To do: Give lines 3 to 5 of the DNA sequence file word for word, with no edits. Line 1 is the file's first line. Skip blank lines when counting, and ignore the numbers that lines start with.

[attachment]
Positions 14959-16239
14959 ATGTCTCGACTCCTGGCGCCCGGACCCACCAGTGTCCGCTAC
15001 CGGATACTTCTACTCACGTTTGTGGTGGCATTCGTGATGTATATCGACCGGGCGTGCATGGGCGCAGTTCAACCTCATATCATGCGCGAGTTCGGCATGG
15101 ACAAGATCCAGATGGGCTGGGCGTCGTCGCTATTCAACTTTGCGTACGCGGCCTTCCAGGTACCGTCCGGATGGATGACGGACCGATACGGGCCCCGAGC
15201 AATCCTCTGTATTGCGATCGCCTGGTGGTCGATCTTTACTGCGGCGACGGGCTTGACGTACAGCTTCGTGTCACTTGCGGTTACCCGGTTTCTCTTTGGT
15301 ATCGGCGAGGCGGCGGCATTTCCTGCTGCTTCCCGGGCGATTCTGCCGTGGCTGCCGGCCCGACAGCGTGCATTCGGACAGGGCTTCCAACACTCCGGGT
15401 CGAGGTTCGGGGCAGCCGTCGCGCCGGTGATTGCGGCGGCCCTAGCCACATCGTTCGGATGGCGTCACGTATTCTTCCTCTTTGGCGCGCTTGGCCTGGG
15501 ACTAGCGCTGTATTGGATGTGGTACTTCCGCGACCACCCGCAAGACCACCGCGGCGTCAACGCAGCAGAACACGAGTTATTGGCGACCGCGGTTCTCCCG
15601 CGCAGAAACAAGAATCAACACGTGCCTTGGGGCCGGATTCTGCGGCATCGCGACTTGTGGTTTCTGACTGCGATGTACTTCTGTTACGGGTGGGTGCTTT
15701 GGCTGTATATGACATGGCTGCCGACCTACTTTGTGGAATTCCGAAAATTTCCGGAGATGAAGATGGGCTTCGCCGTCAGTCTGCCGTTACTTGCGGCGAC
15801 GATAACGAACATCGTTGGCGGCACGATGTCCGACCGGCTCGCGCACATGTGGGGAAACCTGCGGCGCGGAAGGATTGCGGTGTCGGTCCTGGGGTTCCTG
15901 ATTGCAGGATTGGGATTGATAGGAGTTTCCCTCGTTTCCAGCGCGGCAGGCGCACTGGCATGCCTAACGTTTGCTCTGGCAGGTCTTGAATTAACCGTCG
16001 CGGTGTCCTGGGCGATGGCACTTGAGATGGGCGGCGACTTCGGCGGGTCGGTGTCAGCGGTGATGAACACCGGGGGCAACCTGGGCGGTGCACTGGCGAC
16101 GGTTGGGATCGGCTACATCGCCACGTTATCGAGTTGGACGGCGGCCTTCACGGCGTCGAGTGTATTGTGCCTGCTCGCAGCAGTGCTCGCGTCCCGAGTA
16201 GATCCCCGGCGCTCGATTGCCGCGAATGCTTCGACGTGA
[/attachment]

15001 CGGATACTTCTACTCACGTTTGTGGTGGCATTCGTGATGTATATCGACCGGGCGTGCATGGGCGCAGTTCAACCTCATATCATGCGCGAGTTCGGCATGG
15101 ACAAGATCCAGATGGGCTGGGCGTCGTCGCTATTCAACTTTGCGTACGCGGCCTTCCAGGTACCGTCCGGATGGATGACGGACCGATACGGGCCCCGAGC
15201 AATCCTCTGTATTGCGATCGCCTGGTGGTCGATCTTTACTGCGGCGACGGGCTTGACGTACAGCTTCGTGTCACTTGCGGTTACCCGGTTTCTCTTTGGT